I have been particular thus in summoning testimony to the worth of Van Curler citing from the aborigines, the first historic occupiers of the soil, because they stood between the rival nations contesting for the possession of this continent, and largely by their attitude decided its occupancy. And the one man who, more than any other, secured and maintained for the Dutch and the English the friendship of the Five Nations of the Iriquois, the most nearly civilized Indians, and who were advanced above all others in political knowledge, against the French and the Algonquin Indians, north of the St. Lawrence, was Arendt Van Curler. Bancroft, Parkman, Higginson, Hildreth, O'Callaghan, Shea, Stevens, Brodhead, and, neither last nor least, our own historical scholar Pearson - name ever honorable to our city - agree in this one thing, viz.: That "the most momentous and far-reaching question ever brought to issue on this continent" - namely, that of its possession by a Germanic or a Latin race - hung largely upon another question, which side should win and hold the friendship of that powerful confederation of red men, who overawed or held in tribute the Indians from the Mississippi to the Atlantic, and from Lake Champlain to the Chespeake.

This was the question unanswered for a century and a half.

In the first place, this mighty confederacy of tribes held, as their "long house," that wonderful portion of this continent which seems by nature created for empire, whether in the stone or the iron age, the Empire State it was then, the Empire State it is now. It holds the keys to the water-ways between the fresh and the salt seas, for its rivers run to the Atlantic, the St. Lawrence, the Mississippi and the Gulf of Mexico. Its land routes, fitted for trail, pike, plank, iron or steel roadways, are smoothed ready for foot or wheel, moccasin or tire by nature. Nowhere along the mountain-ribbed Atlantic coast is there such another long, level, natural roadway as that of the Iriquois trail between the cataracts of Cohoes and Niagara, now banded by the steel rails of two mighty corporations.

From Champlain to Montcalm, the French by diplomacy, religion, threats, flattery, and all the resources of Gallic wit, force, and address endeavored to gain over the Iriquois to their king and cause; but ever loyal to "the Covenant of Corlær," they adhered to the Prince of Orange and the Sovereign of Great Britain. They acted as a stonewall, a breakwater, against the storm and tide of French aggression, while the English colonies nourished their strength, and won this fair land, first from the Gaul, from Latin ideas and civilization, and then from King George and monarchy.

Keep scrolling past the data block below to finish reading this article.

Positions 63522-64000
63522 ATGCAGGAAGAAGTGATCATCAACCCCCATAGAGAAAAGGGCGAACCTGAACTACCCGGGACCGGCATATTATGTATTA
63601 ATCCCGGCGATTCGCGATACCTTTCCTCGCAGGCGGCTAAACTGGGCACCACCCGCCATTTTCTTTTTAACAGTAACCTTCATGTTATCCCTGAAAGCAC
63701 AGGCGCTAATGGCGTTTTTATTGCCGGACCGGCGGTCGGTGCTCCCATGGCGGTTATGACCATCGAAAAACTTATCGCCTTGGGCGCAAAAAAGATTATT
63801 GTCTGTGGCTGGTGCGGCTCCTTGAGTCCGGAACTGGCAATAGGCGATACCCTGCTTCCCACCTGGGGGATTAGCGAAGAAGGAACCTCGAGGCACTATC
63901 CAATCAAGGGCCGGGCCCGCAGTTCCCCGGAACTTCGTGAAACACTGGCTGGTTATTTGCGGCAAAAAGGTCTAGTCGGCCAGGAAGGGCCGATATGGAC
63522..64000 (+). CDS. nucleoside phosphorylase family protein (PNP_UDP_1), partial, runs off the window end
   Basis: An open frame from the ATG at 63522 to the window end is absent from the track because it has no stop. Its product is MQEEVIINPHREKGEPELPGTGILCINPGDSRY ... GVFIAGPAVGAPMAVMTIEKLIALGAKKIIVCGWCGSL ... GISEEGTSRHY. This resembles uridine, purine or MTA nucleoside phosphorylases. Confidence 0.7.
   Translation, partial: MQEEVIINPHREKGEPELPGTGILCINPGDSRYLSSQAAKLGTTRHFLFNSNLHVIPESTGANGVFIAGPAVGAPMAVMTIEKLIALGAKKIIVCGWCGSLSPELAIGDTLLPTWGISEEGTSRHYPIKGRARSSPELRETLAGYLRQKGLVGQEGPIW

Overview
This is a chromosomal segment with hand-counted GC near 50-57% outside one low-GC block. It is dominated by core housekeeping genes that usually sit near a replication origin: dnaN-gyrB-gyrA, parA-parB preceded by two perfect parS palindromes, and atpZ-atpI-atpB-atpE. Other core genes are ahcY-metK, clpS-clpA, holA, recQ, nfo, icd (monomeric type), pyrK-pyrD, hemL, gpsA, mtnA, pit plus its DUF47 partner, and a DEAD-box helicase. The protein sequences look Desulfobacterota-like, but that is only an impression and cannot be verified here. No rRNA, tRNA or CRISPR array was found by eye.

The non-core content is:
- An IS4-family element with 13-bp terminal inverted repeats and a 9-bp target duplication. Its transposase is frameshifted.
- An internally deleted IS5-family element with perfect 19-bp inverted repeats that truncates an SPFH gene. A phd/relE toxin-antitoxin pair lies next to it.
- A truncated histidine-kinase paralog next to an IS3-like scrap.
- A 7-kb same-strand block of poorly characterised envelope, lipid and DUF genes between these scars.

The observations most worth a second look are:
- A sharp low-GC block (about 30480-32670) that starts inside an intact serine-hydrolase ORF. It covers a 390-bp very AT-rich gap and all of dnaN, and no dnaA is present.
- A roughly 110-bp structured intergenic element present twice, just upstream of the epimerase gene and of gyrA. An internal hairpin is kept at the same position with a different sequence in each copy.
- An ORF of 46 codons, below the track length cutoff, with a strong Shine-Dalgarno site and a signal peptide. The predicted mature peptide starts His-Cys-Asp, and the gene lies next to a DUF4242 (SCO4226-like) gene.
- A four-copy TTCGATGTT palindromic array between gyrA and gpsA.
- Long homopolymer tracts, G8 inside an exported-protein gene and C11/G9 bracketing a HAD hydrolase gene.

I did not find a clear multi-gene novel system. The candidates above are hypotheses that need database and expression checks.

What began that struggle which from a backwoods raid became a clashing of empires? What part did Van Curler bear? Was he "a Dutch clodhopper," or a far-seeing statesman?

Let us go back twenty-one years before his arrival on this continent:

In 1609, Champlain, in company with a war party of Hurons and Algonquins, proceeding against the Mohawks unwarrantably interfered in their tribal quarrels, and decided the scale of victory. The Mohawks were defeated by the power of gunpowder and invisible missiles. Again, in 1615, this Frenchman in glittering armor with five belching weapons went along with the Algonquins to the Mohawk country to besiege their castle. These proceedings aroused a spirit of hatred against the French, and to counterpoise the odds against them, the Iriquois sought alliance with the Dutch. Powder and ball were their first desires. Their motives were utterly selfish, when in 1617, two years after Champlain's second filibustering interference, they came to Fort Orange, and made a formal treaty with the Dutch.

A compact made between two alien races on the basis of their mutual hatred to a third party is not likely to last, when the once enemy turns friend, or the old friend falls on adversity. Why was it, that the cruel, selfish savage kept inviolate for over a century this covenant sealed only with the sacrament of wampum belts, amid all temptations to rupture? Why did Dutch and British alike keep with even more faithfulness their word with the weakening savages, even when they had exhausted the benefit of their service? Why, amid all vicissitudes was their treaty negotiated with less fuss, ceremony and spectacular display than Wm. Penn's with the Lenni Lenapis - observed with better faith, too, than was the Philadelphia compact.